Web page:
Research In Progress

Self-Esteem and Rational Self-Handicapping

Abstract: In order to protect their self-esteem, agents may create or seek out performance-inhibiting obstacles to avoid negative feedback about their ability. This behavior allows agents to attribute failures to self-imposed obstacles rather than to a lack of competence. Psychologists refer to this phenomenon as self-handicapping. In this paper, I model rational agents with preferences for self-esteem. This allows me to provide sufficient conditions under which these self-esteem concerned agents engage in rational self-handicapping behavior. I then consider the effects of self-esteem concerned agents in two policy relevant applications: education and tournaments. In education, designing an exam with noisier questions results in more studying by self-handicappers without discouraging other students. In tournaments, policies aimed at encouraging a particular group to show up to job interviews can result in strategic adjustment by the targeted group leading to their lower overall attendance.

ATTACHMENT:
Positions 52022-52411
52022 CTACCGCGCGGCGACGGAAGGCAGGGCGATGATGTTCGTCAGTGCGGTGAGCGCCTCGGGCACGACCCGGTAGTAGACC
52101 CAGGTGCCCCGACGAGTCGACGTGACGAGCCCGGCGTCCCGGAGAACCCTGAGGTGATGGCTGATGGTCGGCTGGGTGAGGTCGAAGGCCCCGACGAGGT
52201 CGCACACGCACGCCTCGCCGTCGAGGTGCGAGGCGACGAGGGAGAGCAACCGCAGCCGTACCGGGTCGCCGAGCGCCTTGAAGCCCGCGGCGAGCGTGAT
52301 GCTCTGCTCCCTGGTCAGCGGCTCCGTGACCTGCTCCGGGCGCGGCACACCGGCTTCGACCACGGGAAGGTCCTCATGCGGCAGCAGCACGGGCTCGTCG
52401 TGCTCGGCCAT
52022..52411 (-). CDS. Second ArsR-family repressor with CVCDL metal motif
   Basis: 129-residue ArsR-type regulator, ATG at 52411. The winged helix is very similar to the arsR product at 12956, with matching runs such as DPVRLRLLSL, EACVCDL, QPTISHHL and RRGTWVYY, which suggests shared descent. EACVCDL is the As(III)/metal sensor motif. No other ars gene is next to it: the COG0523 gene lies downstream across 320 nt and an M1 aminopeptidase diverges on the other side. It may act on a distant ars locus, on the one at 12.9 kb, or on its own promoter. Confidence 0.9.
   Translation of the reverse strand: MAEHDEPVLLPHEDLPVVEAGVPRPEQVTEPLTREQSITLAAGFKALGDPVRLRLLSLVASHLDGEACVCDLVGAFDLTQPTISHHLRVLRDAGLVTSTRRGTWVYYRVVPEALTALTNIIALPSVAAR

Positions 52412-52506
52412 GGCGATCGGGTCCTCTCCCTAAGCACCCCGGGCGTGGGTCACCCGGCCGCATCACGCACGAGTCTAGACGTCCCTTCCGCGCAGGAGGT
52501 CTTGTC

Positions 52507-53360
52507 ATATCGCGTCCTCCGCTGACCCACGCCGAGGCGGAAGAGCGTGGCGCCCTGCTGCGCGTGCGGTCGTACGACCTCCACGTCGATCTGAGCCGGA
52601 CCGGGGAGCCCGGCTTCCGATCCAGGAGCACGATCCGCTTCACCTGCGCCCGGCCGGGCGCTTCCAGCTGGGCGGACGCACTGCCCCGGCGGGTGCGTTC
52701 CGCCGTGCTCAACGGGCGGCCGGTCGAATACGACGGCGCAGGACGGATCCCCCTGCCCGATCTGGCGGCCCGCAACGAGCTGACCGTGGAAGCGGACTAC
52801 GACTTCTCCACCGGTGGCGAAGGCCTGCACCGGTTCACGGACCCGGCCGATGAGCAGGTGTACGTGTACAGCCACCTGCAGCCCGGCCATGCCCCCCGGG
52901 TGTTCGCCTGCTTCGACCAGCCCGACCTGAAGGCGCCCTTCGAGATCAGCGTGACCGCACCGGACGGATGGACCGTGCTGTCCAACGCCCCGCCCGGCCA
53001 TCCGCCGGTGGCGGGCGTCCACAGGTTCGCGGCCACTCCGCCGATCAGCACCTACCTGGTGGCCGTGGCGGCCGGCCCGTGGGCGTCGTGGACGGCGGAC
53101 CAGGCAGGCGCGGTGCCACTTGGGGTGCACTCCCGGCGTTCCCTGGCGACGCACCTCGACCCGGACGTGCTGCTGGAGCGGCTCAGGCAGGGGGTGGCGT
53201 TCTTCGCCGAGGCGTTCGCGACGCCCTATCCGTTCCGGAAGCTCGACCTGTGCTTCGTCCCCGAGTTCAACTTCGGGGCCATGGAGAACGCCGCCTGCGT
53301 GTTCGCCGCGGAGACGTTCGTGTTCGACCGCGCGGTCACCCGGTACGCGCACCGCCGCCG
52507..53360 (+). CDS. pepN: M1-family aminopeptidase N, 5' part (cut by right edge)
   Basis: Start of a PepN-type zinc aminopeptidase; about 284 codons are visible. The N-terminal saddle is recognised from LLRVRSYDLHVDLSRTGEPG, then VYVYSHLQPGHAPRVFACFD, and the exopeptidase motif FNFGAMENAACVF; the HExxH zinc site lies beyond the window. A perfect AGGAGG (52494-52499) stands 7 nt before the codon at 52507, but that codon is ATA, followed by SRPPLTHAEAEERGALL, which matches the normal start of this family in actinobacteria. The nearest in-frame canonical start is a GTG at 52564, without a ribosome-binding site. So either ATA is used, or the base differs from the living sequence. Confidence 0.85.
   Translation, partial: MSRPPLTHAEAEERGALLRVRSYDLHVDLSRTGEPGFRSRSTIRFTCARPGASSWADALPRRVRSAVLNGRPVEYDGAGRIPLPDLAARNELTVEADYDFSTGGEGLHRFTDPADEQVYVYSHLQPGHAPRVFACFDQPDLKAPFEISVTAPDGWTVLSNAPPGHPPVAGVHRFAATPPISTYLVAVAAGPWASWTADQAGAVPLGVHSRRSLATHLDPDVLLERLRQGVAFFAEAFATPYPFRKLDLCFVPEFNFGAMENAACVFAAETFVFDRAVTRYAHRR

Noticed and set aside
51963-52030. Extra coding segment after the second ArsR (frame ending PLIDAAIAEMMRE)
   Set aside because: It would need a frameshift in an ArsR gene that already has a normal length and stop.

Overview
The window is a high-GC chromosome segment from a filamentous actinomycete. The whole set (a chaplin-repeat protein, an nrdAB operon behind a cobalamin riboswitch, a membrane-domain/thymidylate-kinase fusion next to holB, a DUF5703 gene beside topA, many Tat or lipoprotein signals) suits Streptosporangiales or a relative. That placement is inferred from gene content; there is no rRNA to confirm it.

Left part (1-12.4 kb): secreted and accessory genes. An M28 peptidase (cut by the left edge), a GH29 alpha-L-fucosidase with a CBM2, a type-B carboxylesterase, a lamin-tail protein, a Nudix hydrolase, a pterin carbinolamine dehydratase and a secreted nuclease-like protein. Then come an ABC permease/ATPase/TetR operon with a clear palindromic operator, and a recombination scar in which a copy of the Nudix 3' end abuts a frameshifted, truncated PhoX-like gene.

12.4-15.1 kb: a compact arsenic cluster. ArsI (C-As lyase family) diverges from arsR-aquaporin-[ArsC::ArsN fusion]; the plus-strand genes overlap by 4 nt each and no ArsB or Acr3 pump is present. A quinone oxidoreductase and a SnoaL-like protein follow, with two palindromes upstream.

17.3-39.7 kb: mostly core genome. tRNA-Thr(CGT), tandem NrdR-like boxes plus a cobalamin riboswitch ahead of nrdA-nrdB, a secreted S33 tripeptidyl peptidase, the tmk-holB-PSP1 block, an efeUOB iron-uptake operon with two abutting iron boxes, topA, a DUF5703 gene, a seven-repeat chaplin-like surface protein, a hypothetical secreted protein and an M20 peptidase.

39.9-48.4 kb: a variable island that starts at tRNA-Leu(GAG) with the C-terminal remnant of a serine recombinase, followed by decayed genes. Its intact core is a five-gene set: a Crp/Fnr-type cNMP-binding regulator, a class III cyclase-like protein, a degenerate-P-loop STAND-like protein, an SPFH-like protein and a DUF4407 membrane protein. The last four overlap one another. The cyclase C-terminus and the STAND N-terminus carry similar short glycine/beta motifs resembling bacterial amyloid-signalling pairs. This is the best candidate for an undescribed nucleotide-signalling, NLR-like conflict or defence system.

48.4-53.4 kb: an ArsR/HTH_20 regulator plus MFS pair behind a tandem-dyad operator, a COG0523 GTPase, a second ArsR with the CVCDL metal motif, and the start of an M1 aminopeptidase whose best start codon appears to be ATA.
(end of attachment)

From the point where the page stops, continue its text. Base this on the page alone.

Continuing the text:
Link to pdf.

Works In Progress

The Abilene Paradox: How to be too other-regarding (with Lia Quadros-Flores and Jin Sohn)

Refusing to Lose: Reciprocity in First-Price Sealed-Bid Auctions

Image Protection and Pandemic Projection (with Kathy Reed and Martin Dufwenberg)

An Experimental Approach to Rational Self-Handicapping